If you have ever visited a convenience store in Hawaii, chances are, you have probably seen this odd little concoction for about $1-$2:
This beautiful, saran-wrapped gem is known as Spam Musubi (spam moo-soo-bee).
Today, I will explain Spam Musubi, its long history, its roots in Hawaii, and its many uses.
The History of Spam Musubi
Spam Musubi has its origins in Hawaii, during World War II. During that time, Hawaii was a territory of the United States (that’s a long story in itself). When Pearl Harbor was attacked by a surprise, aerial Japanese attack, the American military already had a strong military presence in Hawaii.
As the United States entered into War against Japan, more troops, units, and rations were deployed to Hawaii. One of those important rations was the classic can of Spam. At around 1080 calories per can, canned Spam has a labeled expiration date of 3 years, but unopened, can remain edible for years after that.
As the military stockade of Spam became overabundant during and after the war, Spam was made available to civilians. Thanks to the creative culinary minds of the locals, Spam was inserted into an existing Japanese snack (Hawaii has a large ethnic Japanese population) called onigiri.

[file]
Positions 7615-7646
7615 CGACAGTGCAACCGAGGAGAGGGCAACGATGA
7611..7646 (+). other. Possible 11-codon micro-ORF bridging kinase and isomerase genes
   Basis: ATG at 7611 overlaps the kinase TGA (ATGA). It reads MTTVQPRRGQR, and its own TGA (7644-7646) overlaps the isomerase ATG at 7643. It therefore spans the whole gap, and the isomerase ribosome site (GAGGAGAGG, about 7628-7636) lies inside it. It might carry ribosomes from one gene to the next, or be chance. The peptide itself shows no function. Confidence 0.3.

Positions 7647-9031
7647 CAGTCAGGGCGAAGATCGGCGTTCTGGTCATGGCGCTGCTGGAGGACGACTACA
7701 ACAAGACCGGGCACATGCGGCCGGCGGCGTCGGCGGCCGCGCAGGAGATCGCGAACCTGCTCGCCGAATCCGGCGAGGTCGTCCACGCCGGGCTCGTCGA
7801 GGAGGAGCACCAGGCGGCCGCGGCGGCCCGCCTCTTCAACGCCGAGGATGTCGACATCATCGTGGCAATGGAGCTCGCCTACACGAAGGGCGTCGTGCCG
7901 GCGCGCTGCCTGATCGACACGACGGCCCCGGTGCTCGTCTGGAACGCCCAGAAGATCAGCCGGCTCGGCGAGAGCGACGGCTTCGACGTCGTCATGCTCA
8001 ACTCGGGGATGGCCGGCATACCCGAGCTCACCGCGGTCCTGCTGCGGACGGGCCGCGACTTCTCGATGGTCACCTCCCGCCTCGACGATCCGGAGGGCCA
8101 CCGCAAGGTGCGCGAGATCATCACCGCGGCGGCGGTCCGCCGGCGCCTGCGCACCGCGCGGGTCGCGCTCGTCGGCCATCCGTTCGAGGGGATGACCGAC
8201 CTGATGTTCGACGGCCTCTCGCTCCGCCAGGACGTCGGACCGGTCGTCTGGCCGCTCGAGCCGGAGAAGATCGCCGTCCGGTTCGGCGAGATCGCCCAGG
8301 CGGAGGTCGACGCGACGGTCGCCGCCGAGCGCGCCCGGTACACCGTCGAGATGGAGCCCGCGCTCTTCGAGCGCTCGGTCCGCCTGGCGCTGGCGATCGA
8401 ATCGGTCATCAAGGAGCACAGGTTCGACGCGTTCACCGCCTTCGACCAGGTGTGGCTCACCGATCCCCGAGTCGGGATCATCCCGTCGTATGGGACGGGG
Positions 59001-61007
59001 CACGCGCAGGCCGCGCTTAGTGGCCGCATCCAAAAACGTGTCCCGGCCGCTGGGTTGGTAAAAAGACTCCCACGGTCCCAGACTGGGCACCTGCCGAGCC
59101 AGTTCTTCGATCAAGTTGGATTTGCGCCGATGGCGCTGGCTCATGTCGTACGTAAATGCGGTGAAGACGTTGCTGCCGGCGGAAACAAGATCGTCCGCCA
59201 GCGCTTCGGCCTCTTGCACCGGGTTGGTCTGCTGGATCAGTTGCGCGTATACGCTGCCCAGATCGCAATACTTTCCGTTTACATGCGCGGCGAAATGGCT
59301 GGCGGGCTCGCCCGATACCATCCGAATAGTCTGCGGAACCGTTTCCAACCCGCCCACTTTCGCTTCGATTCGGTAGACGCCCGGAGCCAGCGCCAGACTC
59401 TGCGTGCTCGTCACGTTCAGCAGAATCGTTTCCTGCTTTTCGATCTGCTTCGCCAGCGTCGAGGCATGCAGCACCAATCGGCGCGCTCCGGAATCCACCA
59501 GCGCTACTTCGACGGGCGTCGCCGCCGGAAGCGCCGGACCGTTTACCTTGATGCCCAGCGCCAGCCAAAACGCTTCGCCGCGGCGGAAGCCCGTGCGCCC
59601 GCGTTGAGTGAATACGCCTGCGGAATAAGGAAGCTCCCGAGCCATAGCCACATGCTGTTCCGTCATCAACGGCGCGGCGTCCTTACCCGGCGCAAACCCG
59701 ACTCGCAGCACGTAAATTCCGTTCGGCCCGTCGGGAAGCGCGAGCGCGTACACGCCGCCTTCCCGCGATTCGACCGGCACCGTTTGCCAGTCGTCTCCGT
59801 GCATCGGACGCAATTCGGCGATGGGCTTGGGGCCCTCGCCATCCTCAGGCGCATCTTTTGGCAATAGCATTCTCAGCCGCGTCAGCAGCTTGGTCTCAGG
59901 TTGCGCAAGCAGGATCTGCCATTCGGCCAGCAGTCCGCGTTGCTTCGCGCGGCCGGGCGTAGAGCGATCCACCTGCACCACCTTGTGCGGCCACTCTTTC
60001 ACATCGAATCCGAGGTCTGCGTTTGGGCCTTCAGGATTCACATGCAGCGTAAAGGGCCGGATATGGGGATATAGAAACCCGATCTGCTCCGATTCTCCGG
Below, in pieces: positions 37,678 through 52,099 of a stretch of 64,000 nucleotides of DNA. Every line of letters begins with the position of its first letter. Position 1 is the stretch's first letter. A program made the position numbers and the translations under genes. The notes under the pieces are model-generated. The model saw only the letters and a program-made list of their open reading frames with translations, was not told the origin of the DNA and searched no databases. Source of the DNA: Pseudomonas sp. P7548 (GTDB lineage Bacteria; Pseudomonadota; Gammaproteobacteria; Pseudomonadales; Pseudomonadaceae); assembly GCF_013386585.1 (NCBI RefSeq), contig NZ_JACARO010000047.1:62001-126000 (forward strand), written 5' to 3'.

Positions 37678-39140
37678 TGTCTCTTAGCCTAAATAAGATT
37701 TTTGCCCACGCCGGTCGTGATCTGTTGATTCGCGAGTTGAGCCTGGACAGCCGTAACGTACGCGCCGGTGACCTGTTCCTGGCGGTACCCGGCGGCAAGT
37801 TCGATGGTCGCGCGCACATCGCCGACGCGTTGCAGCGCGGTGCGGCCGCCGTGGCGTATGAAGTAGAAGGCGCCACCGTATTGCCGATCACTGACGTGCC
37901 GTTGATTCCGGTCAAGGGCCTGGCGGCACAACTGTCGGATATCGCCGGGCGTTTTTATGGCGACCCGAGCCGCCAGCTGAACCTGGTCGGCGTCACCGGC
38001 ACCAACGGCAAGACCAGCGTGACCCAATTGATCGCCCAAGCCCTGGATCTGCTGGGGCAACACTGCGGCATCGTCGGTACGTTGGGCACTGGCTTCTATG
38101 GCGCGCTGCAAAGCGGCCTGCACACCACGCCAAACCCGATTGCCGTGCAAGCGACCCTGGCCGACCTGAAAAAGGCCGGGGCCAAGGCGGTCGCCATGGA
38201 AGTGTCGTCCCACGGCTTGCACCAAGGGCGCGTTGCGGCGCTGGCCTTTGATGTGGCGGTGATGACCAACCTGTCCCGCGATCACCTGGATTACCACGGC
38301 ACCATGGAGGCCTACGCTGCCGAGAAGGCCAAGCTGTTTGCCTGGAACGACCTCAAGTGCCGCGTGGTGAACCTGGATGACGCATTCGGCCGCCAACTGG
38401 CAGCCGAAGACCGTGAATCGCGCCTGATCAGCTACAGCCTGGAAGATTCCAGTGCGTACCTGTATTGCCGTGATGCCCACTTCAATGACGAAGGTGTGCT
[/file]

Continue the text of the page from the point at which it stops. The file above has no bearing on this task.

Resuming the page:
Onigiri is a Japanese snack where rice is compacted and wrapped in nori, a black seaweed paper. Some furikake seasoning is usually added as well. For flavor, salmon, pickled plum, tuna, or other foods are topped or inserted into the rice.
Here are pictures of onigiri. Notice how similar it looks to Spam Musubi:
How does Spam fit in with onigiri? It’s because like onigiri, which has a pickled or salty flavor topping, Spam has a lot of salt and flavor in it (too much salt, actually… consider the Low Sodium version). Sautee the Spam with teriyaki sauce, and you have a an amazing, local version of onigiri!
How Spam Musubi’s Popularity Grew in Hawaii
Because of how tasty Spam Musubi was and because a majority of the population was already accustomed to eating rice, Spam Musubi grew in popularity.
Today, you can find Spam Musubi everywhere in Hawaii including gas stations, supermarkets, 7-11, delis, some liquor stores, ABC stores, local-style eateries, in many locations in the business district of Honolulu, and there is an eatery in Ala Moana Shopping Center and Waikiki that primarily sells musubis (Musubi Cafe Iyasume). And despite inflation over the years, the price of Spam Musubi has stayed relatively stable ($1-$2).
If you love Spam Musubi, you can show your appreciation for it by purchasing your own “I Love Spam Musubi” T-Shirt (link)!
Uses of Spam Musubi
Well, you can eat it. That’s it.
Spam Musubi is a simple, hand-held snack food, similar to a hot dog or burrito.
No, it is not a delicacy. No, it is not some chic food fad (link). No, I have never heard anyone call it “Hawaiian steak” (link). No, there is no cult following for it (link). No, we don’t use it for special occasions like this:
Do not listen to all these articles written by people who don’t live in Hawaii exaggerating the status of Spam Musubi — it’s just a great-tasting snack, and that’s it! So, go get one, or make one yourself!
Let me know what you think of Spam Musubi, especially if you’re from the mainland USA in the comments!